Study unlocks stem cell, DNA secrets to speed therapies

October 11th, 2008 - 2:59 pm ICT by IANS  

Washington, Oct 11 (IANS) Researchers have discovered that as embryonic stem cells turn into different cell types, there are dramatic corresponding changes in the order in which DNA is replicated and reorganised.The findings bridge a critical knowledge gap for stem cell biologists, enabling them to better understand the enormously complex process by which DNA is repackaged during differentiation - when embryonic stem cells, jacks of all cellular trades, lose their anything-goes attitude and become masters of specialised functions.

“Understanding how replication works during embryonic stem cell differentiation gives us a molecular handle on how information is packaged in different types of cells in manners characteristic to each cell type,” said David M. Gilbert, the study’s principal investigator and a professor at Florida State University (FSU).

“That handle will help us reverse the process in order to engineer different types of cells for use in disease therapies.” Internationally renowned for his body of cutting-edge research on chromosomal structure and reproduction that he began as a doctoral student at Stanford University in the 1980s, Gilbert joined the FSU faculty in 2006.

Consequently, scientists now are a step closer to the central goal of stem cell therapy, which is to successfully convert adult tissue back to an embryo-like state so that it can be used to regenerate or replace damaged tissue, according to FSU release.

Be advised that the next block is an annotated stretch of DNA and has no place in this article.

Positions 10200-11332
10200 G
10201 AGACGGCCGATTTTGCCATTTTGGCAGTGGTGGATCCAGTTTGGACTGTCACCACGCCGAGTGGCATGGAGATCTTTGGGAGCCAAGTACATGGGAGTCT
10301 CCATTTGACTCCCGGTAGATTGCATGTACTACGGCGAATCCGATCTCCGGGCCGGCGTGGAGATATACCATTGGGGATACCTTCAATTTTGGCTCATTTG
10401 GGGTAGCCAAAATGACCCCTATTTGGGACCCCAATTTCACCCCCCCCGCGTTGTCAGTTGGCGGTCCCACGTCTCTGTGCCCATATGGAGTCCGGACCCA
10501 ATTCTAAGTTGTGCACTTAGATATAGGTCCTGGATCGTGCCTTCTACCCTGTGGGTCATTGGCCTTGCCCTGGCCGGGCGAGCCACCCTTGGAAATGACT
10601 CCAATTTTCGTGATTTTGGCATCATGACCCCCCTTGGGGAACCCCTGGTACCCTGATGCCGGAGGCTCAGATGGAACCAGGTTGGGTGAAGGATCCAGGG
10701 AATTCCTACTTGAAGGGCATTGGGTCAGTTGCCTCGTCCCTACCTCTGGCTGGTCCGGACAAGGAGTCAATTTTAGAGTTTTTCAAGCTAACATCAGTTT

Such therapies hold out hope of treatments or cures for cancer, Parkinson’s disease, multiple sclerosis, spinal cord injuries and a host of other devastating disorders.

Using mouse and human embryonic stem cells, FSU researchers employed advanced imaging techniques and state-of-the-art genomics technology to demonstrate, with unprecedented resolution along long stretches of chromosomes, which sequences are replicated first, and which occur later in the process of differentiation.

Results from the FSU study, which includes contributions from researchers of three other institutions, were published in the Oct 7 edition of PLoS Biology.

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